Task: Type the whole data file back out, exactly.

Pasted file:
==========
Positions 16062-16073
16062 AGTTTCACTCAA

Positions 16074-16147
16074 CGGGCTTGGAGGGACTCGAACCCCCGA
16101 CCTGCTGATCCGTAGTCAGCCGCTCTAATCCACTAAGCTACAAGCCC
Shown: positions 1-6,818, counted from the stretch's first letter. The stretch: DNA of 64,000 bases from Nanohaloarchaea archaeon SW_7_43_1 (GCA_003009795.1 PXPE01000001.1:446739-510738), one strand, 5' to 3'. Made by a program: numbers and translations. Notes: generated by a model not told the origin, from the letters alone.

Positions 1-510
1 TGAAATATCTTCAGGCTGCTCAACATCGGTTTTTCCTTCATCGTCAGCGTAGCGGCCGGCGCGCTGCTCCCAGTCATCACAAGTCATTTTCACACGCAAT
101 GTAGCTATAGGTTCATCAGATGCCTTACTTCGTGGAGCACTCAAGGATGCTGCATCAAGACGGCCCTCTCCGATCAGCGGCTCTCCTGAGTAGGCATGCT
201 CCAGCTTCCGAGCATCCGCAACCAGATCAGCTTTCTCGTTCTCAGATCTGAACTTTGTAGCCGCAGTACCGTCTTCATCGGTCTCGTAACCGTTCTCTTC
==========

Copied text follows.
Positions 16062-16073
16062 AGTTTCACTCAA

Positions 16074-16147
16074 CGGGCTTGGAGGGACTCGAACCCCCGA
16101 CCTGCTGATCCGTAGTCAGCCGCTCTAATCCACTAAGCTACAAGCCC
Shown: positions 1-6,818, counted from the stretch's first letter. The stretch: DNA of 64,000 bases from Nanohaloarchaea archaeon SW_7_43_1 (GCA_003009795.1 PXPE01000001.1:446739-510738), one strand, 5' to 3'. Made by a program: numbers and translations. Notes: generated by a model not told the origin, from the letters alone.

Positions 1-510
1 TGAAATATCTTCAGGCTGCTCAACATCGGTTTTTCCTTCATCGTCAGCGTAGCGGCCGGCGCGCTGCTCCCAGTCATCACAAGTCATTTTCACACGCAAT
101 GTAGCTATAGGTTCATCAGATGCCTTACTTCGTGGAGCACTCAAGGATGCTGCATCAAGACGGCCCTCTCCGATCAGCGGCTCTCCTGAGTAGGCATGCT
201 CCAGCTTCCGAGCATCCGCAACCAGATCAGCTTTCTCGTTCTCAGATCTGAACTTTGTAGCCGCAGTACCGTCTTCATCGGTCTCGTAACCGTTCTCTTC